Preloading requests can make your pages load faster.
Suppose your page's critical request chain looks like this:
index.html |--app.js |--styles.css |--ui.js
index.html file declares
<script src="app.js">. When
app.js runs , it calls
fetch() in order to download
ui.js. The page doesn't appear complete
until those last 2 resources are downloaded, parsed, and executed.
The problem here is that the browser only becomes aware of those last 2 resources after it
downloads, parses, and executes
app.js. Yet you as a developer know that those resources are
important and should be downloaded as soon as possible.
Declare preload links in your HTML to instruct the browser to download key resources as soon as possible.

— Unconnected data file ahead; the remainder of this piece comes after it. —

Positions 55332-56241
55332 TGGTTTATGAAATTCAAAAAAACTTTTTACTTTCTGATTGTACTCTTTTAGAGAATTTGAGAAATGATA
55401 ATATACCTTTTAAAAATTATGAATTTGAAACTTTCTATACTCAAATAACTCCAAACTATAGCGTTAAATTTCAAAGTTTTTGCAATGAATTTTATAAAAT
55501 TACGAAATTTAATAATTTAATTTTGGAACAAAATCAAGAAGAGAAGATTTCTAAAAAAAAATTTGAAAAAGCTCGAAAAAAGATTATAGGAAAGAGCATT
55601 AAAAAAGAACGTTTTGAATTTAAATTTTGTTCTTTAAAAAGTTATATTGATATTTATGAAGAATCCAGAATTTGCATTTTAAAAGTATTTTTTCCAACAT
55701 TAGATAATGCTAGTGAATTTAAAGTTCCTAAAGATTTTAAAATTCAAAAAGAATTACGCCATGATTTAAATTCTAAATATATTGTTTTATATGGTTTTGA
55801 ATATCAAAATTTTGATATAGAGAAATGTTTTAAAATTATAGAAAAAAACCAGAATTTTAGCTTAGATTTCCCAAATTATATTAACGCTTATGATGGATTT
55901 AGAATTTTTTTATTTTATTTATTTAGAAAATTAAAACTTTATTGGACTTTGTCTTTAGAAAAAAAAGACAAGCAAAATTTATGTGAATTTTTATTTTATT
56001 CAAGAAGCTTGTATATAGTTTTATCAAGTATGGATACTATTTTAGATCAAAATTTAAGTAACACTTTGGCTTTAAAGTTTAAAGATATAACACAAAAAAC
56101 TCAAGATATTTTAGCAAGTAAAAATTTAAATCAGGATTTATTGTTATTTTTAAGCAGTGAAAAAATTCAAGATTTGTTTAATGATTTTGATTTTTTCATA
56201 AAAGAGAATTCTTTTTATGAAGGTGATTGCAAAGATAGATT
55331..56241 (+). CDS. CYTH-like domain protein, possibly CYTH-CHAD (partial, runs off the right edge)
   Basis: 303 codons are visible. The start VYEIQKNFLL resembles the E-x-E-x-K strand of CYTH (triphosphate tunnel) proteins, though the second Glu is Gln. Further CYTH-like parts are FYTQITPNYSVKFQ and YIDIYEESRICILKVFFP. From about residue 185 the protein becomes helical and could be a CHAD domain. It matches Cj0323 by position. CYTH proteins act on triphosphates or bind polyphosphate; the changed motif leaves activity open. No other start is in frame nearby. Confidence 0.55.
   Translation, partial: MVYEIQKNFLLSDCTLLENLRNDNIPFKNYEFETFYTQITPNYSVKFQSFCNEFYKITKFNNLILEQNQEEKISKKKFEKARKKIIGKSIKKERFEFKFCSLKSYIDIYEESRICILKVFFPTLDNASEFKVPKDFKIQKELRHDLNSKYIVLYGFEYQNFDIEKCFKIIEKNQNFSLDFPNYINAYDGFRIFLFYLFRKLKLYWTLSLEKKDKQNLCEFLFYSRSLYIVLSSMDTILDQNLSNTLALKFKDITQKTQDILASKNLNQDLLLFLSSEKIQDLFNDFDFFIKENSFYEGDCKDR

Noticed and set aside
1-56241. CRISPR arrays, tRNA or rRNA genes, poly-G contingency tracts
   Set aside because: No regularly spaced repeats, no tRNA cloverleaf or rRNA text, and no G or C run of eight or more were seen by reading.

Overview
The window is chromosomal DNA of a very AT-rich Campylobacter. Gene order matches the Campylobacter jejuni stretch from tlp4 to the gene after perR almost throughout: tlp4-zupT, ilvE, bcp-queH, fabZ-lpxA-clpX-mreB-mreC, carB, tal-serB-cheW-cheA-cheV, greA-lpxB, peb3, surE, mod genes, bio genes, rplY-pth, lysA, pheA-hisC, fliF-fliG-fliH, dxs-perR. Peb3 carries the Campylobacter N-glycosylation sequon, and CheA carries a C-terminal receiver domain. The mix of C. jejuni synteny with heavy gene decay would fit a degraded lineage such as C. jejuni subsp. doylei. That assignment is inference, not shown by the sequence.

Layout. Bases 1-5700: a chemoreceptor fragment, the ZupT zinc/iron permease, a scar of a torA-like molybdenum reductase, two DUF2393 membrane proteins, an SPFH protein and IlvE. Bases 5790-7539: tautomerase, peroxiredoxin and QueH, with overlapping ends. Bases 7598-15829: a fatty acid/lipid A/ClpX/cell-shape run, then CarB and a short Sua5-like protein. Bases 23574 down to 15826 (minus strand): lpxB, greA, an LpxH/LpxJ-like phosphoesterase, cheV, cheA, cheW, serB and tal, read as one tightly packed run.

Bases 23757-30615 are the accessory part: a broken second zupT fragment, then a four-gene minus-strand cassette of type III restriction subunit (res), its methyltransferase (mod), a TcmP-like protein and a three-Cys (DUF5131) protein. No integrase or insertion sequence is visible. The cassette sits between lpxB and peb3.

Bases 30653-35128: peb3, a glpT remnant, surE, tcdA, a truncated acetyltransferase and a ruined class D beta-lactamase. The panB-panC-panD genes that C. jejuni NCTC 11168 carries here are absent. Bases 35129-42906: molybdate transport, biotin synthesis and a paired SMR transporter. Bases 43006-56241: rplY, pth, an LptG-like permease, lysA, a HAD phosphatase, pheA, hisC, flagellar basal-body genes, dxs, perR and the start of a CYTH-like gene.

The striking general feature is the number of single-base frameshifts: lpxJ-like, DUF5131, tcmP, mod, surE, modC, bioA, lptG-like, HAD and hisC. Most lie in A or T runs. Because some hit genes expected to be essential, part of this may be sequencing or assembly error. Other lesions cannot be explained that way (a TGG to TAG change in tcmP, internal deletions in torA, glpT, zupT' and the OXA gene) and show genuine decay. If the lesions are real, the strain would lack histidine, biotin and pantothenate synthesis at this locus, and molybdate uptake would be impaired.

<head> ... <link rel="preload" href="styles.css" as="style"> <link rel="preload" href="ui.js" as="script"> ... </head>
See Can I Use link-rel-preload? to see browser support for preload links.
Lighthouse flags the third level of requests in your critical request chain as preload
candidates. Using the example above, Lighthouse would flag
as candidates. The potential savings are based on how much earlier the
browser would be able to start the requests if you declared preload links. For example,
app.js takes 200ms to download, parse, and execute, the potential savings for each
resource is 200ms since
app.js is no longer a bottleneck for each of the requests.
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